Statoil invited politicians, suppliers and other important stakeholders to Stavanger Concert Hall today to share challenges and increase understanding for the changes that are the inevitable outcome of tighter margins in the oil and gas industry.
Stavanger Day, being arranged this year for the first time, is set to become Statoil’s most important arena for meeting politicians and industrialists in the Stavanger region. Some 630 participants were in attendance at the Concert Hall.
NCS is Statoil’s centre of gravity
President and CEO Helge Lund emphasised the important role played by the Stavanger region and the west coast of Norway.
“In addition to being at the centre of the country’s oil and gas industry, Stavanger is also a global energy capital. It has achieved this position by virtue of an industry that has managed to grasp opportunities,” he said.
In response to the speculation surrounding the future role of the NCS in the company, he said the following:
“Statoil’s NCS investments have increased by 75% since 2010. That means we’re now investing around NOK 54 billion annually and we’re seeing greater activity than ever, with more megaprojects like Johan Sverdrup.”
“Some claim that Statoil would be better advised to stick to the NCS alone. But in our industry geology takes precedence over geography. Competition and innovation take place all over the world. There’s no way in which we can be more competitive by competing less.”
Oil and gas industry under pressure
Lund was also clearly determined to convey how tough the competitive pressures in the oil and gas industry have become.
“Over the past decade the price of oil has trebled, while the return on capital invested has fallen by a third. Investments have quadrupled as production has declined. Our industry is under pressure and we must respond by making changes.”
“Sustainability is more and more the theme for discussion when our industry is debated. Climate change is a reality and we must show that the industry can meet this challenge. We can do so by reducing emissions, by delivering natural gas, and by continuing to work on energy efficiency measures and technology developments within carbon capture.”
Growth strategy remains firm – necessary changes implemented
He underlined the fact that Statoil’s growth ambitions remain firm, though important changes will be made to boost the company’s competitiveness.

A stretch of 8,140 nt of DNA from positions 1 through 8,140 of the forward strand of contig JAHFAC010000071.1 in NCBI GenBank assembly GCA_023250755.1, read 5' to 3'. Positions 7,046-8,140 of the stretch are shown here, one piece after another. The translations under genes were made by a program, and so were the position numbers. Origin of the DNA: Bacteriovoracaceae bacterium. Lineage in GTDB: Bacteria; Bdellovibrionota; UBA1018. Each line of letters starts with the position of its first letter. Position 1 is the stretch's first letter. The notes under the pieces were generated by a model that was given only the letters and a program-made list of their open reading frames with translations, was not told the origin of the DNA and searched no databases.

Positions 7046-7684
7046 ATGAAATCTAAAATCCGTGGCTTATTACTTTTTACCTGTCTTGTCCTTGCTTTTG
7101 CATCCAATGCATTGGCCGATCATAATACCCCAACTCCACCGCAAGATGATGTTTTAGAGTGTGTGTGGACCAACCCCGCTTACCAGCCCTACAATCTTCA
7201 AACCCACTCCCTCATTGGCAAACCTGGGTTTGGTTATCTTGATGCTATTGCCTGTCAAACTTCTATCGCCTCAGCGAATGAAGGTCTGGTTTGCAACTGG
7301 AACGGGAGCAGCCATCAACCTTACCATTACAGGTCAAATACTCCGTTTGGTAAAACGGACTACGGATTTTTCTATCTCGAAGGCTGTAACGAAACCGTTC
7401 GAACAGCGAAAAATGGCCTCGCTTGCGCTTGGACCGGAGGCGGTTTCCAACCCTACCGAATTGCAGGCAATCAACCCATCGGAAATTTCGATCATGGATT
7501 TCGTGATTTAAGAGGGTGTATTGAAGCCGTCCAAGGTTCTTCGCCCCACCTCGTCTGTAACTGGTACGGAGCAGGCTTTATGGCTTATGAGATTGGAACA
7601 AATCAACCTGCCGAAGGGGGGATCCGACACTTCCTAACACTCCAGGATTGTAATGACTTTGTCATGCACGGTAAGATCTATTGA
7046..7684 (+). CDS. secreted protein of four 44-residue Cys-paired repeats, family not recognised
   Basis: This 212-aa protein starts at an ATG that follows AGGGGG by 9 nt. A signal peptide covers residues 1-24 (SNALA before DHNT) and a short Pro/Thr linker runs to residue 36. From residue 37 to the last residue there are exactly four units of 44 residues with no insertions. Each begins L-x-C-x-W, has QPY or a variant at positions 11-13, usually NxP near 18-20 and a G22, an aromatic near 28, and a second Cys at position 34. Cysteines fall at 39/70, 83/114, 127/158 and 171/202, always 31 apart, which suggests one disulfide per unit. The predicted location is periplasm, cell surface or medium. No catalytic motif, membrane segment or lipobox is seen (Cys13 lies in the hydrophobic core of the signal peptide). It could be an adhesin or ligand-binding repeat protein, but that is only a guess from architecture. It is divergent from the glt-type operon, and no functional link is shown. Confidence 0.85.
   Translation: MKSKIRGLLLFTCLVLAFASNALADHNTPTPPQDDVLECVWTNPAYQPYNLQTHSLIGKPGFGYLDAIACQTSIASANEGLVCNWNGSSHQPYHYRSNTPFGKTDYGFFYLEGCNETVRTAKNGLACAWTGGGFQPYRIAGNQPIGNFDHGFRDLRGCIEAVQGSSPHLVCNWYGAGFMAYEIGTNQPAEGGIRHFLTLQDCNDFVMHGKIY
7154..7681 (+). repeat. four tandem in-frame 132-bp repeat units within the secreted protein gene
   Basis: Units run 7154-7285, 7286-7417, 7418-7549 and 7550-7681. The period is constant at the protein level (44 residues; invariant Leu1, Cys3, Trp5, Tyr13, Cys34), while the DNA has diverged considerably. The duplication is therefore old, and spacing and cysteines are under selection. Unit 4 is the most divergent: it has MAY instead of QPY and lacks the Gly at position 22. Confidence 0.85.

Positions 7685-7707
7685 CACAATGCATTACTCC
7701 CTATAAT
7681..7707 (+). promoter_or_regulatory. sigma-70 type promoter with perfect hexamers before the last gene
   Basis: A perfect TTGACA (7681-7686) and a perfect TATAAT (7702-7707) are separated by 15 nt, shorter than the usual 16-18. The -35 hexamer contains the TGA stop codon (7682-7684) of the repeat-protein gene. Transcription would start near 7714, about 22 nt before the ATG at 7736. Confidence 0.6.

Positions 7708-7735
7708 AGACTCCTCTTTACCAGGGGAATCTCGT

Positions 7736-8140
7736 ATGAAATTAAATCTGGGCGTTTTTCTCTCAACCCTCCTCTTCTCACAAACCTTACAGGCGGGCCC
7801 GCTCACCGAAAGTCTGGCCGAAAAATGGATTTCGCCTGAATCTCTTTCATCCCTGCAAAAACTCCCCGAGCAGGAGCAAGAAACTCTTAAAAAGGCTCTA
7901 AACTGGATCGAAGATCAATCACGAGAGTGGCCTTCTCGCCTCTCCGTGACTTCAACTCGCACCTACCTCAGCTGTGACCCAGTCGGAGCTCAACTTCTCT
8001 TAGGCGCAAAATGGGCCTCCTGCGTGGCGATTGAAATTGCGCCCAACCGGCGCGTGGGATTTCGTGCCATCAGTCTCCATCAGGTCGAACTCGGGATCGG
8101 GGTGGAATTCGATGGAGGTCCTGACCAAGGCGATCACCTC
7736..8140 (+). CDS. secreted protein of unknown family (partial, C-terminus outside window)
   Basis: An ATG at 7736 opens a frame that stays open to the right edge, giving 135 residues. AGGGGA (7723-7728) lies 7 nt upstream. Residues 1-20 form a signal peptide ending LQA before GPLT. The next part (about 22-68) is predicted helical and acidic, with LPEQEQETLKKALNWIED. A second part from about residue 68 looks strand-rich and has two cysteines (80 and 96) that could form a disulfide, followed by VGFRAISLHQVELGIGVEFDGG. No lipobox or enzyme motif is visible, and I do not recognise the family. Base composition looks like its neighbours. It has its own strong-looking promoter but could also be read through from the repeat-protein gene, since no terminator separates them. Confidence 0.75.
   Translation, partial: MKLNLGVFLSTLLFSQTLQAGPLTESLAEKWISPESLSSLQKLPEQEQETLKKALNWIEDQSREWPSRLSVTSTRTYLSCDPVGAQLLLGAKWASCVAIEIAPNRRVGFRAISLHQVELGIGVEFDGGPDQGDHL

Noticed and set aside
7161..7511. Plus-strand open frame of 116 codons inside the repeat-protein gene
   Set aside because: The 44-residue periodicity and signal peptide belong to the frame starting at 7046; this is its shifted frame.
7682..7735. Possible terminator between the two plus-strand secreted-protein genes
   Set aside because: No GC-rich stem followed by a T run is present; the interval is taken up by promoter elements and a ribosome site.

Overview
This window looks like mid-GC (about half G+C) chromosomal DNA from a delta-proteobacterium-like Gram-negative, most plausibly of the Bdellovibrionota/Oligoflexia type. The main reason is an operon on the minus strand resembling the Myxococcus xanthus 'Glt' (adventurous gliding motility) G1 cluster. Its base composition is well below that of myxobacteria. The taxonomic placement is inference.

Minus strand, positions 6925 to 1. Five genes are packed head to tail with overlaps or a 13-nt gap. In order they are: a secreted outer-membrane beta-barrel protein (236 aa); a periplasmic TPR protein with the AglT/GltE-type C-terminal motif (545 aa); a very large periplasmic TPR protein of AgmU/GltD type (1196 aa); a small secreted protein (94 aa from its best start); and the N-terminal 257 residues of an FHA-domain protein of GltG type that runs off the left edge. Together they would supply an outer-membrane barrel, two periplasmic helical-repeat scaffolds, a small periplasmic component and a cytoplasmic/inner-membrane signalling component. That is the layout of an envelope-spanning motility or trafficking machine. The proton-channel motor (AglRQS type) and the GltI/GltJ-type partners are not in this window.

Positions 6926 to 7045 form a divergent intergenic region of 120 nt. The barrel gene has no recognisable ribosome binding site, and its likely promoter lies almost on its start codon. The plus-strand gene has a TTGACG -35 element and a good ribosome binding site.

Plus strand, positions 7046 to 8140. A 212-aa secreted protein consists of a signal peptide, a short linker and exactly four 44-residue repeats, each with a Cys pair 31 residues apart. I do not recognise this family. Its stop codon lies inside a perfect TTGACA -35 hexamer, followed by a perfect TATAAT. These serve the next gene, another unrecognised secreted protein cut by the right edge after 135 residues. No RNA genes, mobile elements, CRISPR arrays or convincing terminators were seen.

“Our exploration success has given us opportunities and we can now choose between 100 projects. But we will be selective and ensure we choose those that meet expectations of competitive returns on capital.”
“We will increase efficiency in all parts of the organisation. We will reduce costs by some USD 1.3 billion by 2016. Our measures include implementing the biggest technical efficiency improvement programme ever conducted in the company.”
“Moreover we will increase yields to our shareholders and this year introduce quarterly dividend payments.”
Invitation to cooperation
“Behind every Statoil success there are many suppliers,” said Lund, referring to improved oil recovery and HSE as examples of areas where close cooperation has borne fruit.”
“These are examples of where bold ambitions, a similar mind-set, and working side by side have produced results. We should also adopt this approach in tackling the competitive challenges we are now facing.”
Lund was clearly determined to convey how the tougher situation in the oil and gas industry makes it necessary to adopt new measures.
“We want to improve together with our suppliers”
“If we are to continue succeeding as a company, we need to succeed together with our suppliers,” said head of procurement Anders Opedal. He added weight to the important role played by Statoil’s suppliers, in that they contribute from 40% to 95% of the company’s expertise and resources.”
Opedal presented specific areas in which he would like to see closer cooperation with suppliers in future.
“In Statoil we are intensifying our efforts to standardise, simplify and industrialise. To a much greater degree we want to do this together with our suppliers in future, so that that the simplifications and changes we perform will also be seen in their value chains and processes. We have to act as the one company throughout; coordinated and with clear expectations and standards that the suppliers can relate to.”
Suppliers with specific challenges for Statoil
“We’ll work more smartly,” said senior vice president for maintenance and modifications Tore Sjursen of Aker Solutions when asked by Statoil about how an international supplier based in Stavanger would respond to the new industrial challenges.
For Statoil he set the following challenges:
• Simplification of technical specifications and greater use of standardised solutions will save substantial sums for the industry.
• Analyses reveal that small adjustments can boost productivity on offshore projects by as much as one hour per person per day. This can mean considerable annual savings for Statoil.
• Furthermore, as suppliers we need greater reliability of demand from our clients. If we are to plan and execute tasks efficiently, we need to have a clear picture of what you want us to contribute.